Students from Asia Pacific, Middle East and Australia have conquered the streets around Rizal Park, Manila to set four new mileage records in the last edition of Shell Eco-marathon Asia to be held in the Philippine city. Team how much Ethanol from Panjavidhya Technological College, Thailand clinched first place in the Prototype Alternative Fuel category with a mileage of 2,040km/l at the street circuit – the approximate equivalent distance between Manila and Bangkok. Team Sadewa from Universitas Indonesia more than doubled last year’s winning result and recorded 275km/l in the UrbanConcept Shell FuelSave Gasoline category.

“We are so happy and thrilled to have won. We have been working in this vehicle for 3 years. We were 100% confident going into this competition and knew we would win. We were previously the champions in 2014, and we think our winning feature is our variable valve timing. We made many friends here from different countries although we don’t speak English, so we are very happy.” said Jutarat Bunrak, member of team how much Ethanol.

Other teams that have achieved new mileage records include Clean Diesel Team from Japan, who bested their previous record with a recorded mileage of 1,424km/l in their Prototype vehicle on ethanol. Team UiTM Eco-Sprint from Universiti Teknologi Mara (UiTM) Shah Alam Malaysia also bettered their own winning result last year to champion the Prototype Hydrogen Fuel Cell category again with a record mileage of 476 km/m3.

This year will see the most significant change to Shell Eco-marathon since the competition began 30 years ago, with the introduction of the Drivers’ World Championship. Drivers will go head-to-head in a traditional racing car format whilst maintaining the need to drive efficiently, at the end of which the winning team will earn an invite to spend one week with Scuderia Ferrari at their factory in Italy. Once in Maranello, they will meet the team and receive personal coaching and advice from the engineers on how they can improve their car for the 2017 Shell Eco-marathon.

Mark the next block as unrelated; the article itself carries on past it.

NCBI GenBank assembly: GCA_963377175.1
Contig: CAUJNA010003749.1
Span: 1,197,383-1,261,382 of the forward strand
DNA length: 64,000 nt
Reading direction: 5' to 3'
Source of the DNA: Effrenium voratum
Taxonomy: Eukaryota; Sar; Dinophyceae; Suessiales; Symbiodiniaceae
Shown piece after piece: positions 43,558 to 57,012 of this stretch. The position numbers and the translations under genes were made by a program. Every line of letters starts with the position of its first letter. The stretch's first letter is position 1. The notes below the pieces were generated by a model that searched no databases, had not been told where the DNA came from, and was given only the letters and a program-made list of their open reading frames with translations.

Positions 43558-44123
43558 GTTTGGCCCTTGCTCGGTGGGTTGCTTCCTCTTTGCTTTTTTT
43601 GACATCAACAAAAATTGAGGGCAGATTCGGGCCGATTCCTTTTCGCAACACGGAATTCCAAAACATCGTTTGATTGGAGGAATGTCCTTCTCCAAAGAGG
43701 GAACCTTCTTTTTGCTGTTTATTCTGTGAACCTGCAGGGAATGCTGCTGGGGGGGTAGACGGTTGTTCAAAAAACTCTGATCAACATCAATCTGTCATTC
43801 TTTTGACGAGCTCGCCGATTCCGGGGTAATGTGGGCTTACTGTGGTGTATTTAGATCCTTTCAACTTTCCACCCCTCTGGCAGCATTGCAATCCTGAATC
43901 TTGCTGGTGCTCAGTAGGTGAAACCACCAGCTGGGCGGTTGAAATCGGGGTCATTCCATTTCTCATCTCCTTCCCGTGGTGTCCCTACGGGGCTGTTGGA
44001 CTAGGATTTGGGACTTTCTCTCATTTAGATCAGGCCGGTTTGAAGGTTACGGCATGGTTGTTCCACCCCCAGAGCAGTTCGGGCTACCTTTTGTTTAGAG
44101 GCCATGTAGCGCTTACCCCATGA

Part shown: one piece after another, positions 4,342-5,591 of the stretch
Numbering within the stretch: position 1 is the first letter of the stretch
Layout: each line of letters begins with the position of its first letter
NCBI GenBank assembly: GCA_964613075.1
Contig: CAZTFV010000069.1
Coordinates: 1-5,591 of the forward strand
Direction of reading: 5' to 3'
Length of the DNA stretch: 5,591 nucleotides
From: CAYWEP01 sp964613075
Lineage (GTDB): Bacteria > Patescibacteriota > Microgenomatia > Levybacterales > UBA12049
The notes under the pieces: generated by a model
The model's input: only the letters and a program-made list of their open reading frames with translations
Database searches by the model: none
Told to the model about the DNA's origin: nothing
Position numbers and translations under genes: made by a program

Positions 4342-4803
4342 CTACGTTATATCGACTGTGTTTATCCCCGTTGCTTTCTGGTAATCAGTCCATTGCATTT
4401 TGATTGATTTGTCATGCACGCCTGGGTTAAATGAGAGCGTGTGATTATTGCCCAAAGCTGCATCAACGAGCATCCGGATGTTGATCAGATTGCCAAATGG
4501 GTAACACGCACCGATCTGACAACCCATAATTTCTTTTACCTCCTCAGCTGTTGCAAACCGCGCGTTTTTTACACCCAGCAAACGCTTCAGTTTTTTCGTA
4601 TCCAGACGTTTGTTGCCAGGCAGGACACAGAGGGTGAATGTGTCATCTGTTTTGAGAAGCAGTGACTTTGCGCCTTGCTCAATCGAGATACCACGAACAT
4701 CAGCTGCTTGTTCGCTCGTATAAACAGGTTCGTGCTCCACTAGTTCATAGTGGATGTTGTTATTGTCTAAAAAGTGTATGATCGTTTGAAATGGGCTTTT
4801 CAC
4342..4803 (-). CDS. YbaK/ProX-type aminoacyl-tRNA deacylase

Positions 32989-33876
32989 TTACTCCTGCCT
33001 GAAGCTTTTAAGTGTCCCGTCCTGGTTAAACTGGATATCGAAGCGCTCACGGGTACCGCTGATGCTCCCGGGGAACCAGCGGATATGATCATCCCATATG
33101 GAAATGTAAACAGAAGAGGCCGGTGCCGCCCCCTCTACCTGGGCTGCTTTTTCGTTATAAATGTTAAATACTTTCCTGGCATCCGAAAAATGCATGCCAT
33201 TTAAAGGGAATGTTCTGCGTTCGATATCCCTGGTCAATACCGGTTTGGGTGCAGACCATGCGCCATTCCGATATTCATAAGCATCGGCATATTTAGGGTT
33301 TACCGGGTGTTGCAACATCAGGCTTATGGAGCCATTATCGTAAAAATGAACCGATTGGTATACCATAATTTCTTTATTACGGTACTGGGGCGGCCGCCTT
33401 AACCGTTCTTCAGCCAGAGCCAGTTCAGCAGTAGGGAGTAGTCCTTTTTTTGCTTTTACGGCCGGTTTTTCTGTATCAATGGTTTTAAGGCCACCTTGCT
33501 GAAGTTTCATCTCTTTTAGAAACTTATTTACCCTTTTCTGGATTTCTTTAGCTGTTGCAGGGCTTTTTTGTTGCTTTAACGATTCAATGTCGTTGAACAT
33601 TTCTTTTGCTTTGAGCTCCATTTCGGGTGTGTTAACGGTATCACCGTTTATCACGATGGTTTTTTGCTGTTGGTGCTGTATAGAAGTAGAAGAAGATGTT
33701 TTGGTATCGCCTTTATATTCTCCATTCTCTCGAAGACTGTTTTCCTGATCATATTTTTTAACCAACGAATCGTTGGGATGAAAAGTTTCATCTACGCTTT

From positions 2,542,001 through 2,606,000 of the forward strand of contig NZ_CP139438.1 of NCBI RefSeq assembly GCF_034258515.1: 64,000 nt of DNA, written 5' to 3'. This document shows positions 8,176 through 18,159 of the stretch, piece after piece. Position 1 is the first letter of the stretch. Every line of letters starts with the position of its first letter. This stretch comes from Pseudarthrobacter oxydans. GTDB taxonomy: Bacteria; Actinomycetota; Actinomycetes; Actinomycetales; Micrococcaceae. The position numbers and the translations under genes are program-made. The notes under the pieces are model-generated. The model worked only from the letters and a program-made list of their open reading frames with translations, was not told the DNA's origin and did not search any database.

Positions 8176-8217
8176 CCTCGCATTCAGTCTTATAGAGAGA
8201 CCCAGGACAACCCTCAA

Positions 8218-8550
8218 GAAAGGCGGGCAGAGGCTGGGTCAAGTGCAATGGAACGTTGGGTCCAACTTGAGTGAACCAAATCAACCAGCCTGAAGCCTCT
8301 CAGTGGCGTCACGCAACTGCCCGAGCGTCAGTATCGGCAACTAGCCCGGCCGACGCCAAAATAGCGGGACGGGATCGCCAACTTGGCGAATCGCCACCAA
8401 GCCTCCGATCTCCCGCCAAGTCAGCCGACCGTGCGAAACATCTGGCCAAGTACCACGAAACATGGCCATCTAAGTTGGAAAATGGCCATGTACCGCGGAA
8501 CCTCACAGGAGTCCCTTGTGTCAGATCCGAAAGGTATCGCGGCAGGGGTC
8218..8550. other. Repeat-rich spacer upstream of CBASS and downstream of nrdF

Based on this year’s results, four UrbanConcept teams have qualified for the Drivers’ World Championship, held at Queen Elizabeth Olympic Park in London later this year.

Qualified teams include three teams from Indonesia, Team Sadewa from Universitas Indonesia, ITS Team 2 from Institut Teknologi Sepuluh Nopember, and Team Bumi siliwangi team 4 from Universitas Pendidikan Indonesia. DLSU Eco Car Team - Battery Electric from De La Salle University in Philippines also qualified to compete at the Drivers’ World Championship. Team NTU 3D-Printed Car from Nanyang Technological University in Singapore has also been invited to compete at the event as a wildcard entrant.

“The Shell Eco-marathon Drivers’ World Championship Race marks an important step in the evolution of Shell Eco-marathon and the global drive for energy efficiency, challenging the students to push further than they have before,” said Norman Koch, Shell Eco-marathon Global Technical Director. “I’m extremely excited to see five teams from Shell Eco-marathon Asia clock strong mileage results in order to qualify for the Drivers’ World Championship at Make The Future London, and I look forward to seeing them compete against the best in the world.”